Practical Ecommerce

Gas Prices, Unemployment, and Smartphones Affect Ecommerce, Study Finds

U.S. ecommerce sales rose a stunning 12 percent in the first quarter of 2011 to more than $38 billion dollars, as soaring gasoline prices, unemployment concerns, and shopping-related smartphone usage affected online retail, according to a report from research firm comScore.

“Faced with rapidly rising gas prices and stubbornly high unemployment, consumers continued to take advantage of the Internet’s lower prices by shifting their spending from offline retail stores,” said comScore chairman Gian Fulgoni. In fact, in the first quarter, the growth in ecommerce spending was roughly double that observed at offline retail. While we would expect online buying to dampen slightly if gas prices continue to eat into discretionary spending, it’s clear that ecommerce has become a mainstay in consumer behavior, driven by the attraction of both lower prices and convenience.”

The comScore findings were effectively released in two sections with the firm announcing ecommerce sales numbers and then providing greater context in its “State of the U.S. Online Retail Economy in Q1 2011” broadcast May 17.

U.S. ecommerce sales rose 12 percent in the first quarter compared to 9 percent growth for brick-and-mortar retailers.

U.S. ecommerce sales rose 12 percent in the first quarter compared to 9 percent growth for brick-and-mortar retailers.

Rising Gasoline Prices

In the comScore broadcast, both Fulgoni and comScore’s senior director Andrew Lipsman emphasized that consumers were worried about rising prices in general and rising gasoline prices in particular, saying that some 54 percent of survey respondents said that prices were their main economic concern. That figure was up from 42 percent of those surveyed in January 2011. What’s more, some 30 percent of respondents specifically identified gasoline prices as their top concern.

Gasoline prices, which were at a U.S. national average of $3.96 per gallon on May 16 according to the Energy Information Administration, have something of a paradoxical affect on online retail sales.

As gas prices go up, consumers seek to balance their personal budgets, and, according to Fulgoni, turn to bargain hunting online, which gives ecommerce merchants something of a boost relative to other retail channels.

Unfortunately, this apparent boost is not what it might seem. Gasoline prices and related oil prices are driving up the cost of all sorts of consumer goods. For example, U.S. wholesale prices rose 0.8 percent in April in part because of increases in freight — thanks to the aforementioned higher gas prices and the cost of plastic’s key raw material, petroleum. Overall wholesale prices have risen 6.8 percent in the past 12 months, according to market watch.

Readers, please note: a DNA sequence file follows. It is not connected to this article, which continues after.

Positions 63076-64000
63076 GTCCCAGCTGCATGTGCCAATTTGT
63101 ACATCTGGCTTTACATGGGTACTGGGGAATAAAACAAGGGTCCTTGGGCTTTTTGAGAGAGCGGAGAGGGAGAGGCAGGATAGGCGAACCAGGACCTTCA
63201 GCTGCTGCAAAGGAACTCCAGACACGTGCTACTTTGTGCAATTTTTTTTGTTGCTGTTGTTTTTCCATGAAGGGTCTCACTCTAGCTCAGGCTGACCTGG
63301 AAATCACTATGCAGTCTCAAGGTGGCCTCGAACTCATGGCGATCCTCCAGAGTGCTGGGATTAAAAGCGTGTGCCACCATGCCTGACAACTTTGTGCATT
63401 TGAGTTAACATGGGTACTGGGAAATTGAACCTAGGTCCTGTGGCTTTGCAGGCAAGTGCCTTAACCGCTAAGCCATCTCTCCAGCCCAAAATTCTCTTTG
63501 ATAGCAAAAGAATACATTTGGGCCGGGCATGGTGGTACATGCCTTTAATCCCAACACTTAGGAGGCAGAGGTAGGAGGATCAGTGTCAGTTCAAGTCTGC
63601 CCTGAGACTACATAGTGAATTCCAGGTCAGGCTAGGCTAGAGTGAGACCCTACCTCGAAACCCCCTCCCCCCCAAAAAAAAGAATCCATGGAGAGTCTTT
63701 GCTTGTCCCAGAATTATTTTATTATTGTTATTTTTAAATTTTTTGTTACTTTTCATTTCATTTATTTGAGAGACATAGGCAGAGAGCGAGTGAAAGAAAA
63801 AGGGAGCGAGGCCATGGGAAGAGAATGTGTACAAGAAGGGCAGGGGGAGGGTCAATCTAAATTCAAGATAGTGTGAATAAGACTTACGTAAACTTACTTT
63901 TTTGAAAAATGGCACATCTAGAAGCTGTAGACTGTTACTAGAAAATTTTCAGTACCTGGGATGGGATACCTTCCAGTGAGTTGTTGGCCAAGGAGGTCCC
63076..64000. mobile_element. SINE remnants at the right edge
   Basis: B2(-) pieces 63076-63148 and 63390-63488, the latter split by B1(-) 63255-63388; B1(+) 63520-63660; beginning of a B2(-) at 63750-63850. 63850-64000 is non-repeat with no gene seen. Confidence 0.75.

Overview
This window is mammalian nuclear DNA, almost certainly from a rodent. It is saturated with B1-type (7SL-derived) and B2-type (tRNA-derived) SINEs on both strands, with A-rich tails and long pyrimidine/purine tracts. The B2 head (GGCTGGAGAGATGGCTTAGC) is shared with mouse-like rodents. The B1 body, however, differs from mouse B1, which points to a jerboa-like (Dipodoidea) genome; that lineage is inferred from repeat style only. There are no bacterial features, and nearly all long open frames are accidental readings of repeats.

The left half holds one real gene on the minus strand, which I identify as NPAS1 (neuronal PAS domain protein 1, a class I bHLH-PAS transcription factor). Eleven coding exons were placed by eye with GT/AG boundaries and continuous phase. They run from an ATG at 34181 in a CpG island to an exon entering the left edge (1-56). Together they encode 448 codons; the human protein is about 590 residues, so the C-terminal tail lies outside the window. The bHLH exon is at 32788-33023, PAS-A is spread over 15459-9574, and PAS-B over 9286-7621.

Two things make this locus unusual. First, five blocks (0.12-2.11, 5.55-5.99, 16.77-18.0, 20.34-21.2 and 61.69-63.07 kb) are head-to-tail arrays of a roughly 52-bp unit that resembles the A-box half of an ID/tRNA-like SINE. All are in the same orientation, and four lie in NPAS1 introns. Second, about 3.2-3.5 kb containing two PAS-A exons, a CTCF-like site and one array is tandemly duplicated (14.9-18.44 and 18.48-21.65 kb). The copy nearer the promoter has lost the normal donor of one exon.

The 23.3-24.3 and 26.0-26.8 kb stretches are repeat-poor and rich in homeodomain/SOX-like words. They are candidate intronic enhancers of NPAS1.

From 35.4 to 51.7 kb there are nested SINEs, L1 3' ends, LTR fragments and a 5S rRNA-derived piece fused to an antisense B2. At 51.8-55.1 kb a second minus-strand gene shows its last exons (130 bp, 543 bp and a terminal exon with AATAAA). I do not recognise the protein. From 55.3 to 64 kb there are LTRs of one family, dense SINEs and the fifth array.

As consumer prices rise, shoppers are likely to cut back on their overall spending. In fact, according Lipsman and the comScore findings, for every 15 cents that gas prices rise, the ecommerce growth rate declines by 1 percent.

Rising gasoline prices have an adverse effect on ecommerce, but the impact is not as great as it is for other retail channels.

Rising gasoline prices have an adverse effect on ecommerce, but the impact is not as great as it is for other retail channels.

Unemployment Concerns

Economic concerns, particularly related to unemployment rates and job security, may have also had a two-pronged effect on ecommerce as some 54 percent of those surveyed in the comScore study said they believed it would take a year or more for unemployment rates to fall back to more acceptable levels.

So on the one hand, shoppers seeking to cut spending might look for deals online, which will help ecommerce relative to other channels. But, again, total spending may slow.

U.S. consumers are pessimistic about unemployment rates.

U.S. consumers are pessimistic about unemployment rates.

Smartphones and Ecommerce

While there is evidence that mobile commerce has not yet taken off — see “Eccomerce Sales from Smartphones Slow, 5 Suggestions to Help” — smartphones may eventually dominate retail.

For example, Fulgoni pointed out that U.S. mobile retail content grew 90 percent from March 2010 to March 2011, making it the single most active mobile content category. In the same time frame, smartphones usage in the U.S. rose from 15 percent of all mobile subscribers to 31 percent. And according to data from IDC and Gartner — two research and analysis firms — there are one million new smartphones sold each week.

Finally, half of mobile shoppers and 38 percent of America’s 71 million smartphone owners use their handsets to check prices online.

Mobile commerce may soon have a significant impact on ecommerce.

Mobile commerce may soon have a significant impact on ecommerce.

Armando Roggio

Armando Roggio

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